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I'm a developer on nice space MMO using Flash. On new PCs performance is quite good, but some features shouldn't be enabled on older PCs because the framerate drops to shit if we do. Flash wasn't made for this, but hey, pushing boundaries is fun.

An example is fullscreen mode. Of course every user can manually enable it, but "advertising" it to a user with and oldie PC would be a bad idea - but for the Alienware crowd it would be dumb not to.

So I want to find out how "capable" a user's PC is to decide if I should enable or disable some features for him. Any ideas?

Thanks, Sujan

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+1 for «pushing boundaries is fun» :) –  ZJR Apr 8 '10 at 13:56

2 Answers 2

up vote 2 down vote accepted

well, you can simply benchmark the machine. usually, the things that hit performance the most are rendering, which is basically vector and bitmap rendering.

  • bitmap performace: create sufficiently large BitmapDatas and fill them with perlinNoise. copyPixels between them and draw them into each other, using ColorTransform and Matrix. try especially rotation and semi-transparency. applyFilters to them.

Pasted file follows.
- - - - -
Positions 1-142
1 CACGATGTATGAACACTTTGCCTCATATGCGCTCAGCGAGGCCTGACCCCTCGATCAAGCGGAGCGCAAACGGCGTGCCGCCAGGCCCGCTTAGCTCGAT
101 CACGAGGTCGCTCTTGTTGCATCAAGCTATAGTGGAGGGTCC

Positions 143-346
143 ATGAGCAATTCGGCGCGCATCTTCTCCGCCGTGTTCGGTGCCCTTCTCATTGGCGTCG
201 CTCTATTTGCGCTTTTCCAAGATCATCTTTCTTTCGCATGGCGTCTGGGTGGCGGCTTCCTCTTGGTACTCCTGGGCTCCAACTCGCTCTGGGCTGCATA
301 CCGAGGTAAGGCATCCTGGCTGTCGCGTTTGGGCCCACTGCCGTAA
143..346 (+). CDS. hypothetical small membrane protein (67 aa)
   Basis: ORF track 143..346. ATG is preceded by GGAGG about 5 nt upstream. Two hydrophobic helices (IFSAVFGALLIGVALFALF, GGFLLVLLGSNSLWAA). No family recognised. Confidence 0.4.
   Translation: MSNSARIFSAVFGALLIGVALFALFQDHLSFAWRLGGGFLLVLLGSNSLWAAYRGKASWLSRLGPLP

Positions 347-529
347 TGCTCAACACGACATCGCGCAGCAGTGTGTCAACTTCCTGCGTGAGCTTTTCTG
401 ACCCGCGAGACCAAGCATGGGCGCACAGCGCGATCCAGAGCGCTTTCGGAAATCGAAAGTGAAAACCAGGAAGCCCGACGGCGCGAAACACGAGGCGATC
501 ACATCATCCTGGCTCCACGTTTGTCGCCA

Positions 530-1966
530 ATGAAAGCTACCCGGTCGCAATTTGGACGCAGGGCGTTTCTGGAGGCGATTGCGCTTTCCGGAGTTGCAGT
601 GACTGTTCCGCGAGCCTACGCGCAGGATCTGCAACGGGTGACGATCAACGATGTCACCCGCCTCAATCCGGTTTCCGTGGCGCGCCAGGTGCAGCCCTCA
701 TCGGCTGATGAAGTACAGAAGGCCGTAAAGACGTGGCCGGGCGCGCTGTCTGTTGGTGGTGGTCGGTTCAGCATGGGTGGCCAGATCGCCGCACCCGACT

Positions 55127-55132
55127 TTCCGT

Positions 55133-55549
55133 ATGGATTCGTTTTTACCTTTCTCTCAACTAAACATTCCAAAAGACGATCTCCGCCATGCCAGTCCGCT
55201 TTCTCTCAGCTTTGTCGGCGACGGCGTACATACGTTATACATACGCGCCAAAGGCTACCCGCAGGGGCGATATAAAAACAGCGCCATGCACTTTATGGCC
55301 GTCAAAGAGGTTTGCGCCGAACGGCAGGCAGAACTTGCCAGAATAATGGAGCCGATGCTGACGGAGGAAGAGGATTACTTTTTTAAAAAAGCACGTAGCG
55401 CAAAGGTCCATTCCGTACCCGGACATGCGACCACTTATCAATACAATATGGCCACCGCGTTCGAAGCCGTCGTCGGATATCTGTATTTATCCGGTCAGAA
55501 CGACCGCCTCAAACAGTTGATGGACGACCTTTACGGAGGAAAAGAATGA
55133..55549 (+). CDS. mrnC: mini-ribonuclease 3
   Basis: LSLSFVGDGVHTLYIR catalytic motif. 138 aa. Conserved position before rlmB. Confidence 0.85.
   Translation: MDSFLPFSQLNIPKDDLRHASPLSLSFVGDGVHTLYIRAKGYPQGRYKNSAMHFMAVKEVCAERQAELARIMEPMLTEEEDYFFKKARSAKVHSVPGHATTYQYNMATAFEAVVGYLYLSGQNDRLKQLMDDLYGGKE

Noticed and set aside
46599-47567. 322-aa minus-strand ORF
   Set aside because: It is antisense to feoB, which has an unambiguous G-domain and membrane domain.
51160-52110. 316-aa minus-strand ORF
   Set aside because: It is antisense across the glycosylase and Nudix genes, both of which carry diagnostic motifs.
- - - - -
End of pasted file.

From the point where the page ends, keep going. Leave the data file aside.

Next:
• vector performace: create a Shape and draw tons of graphics into it. try big plains, lots of lines, semi-transparent & gradient fills and strokes. To force rendering (Flash Player uses delayed rendering), draw the Shape into a BitmapData

if your game does a lot of calculation and logic, then you'll also need to benchmark the speed of function calls and arithmetic operation.

you should benchmark only the things that are actually used by your game. Look how long which operations take on a good machine. And try to get a good idea about how they relate with the features that you can turn off to save performance.

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In my experience most of the time Memory is the bottle neck. May be you can check available free memory if it is more than what you need you can allow operation. Similarly you can check CPU, CORE-Size, etc to make it more sophisticated.

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there are no APIs for that in flash. at all. –  back2dos Apr 8 '10 at 12:20

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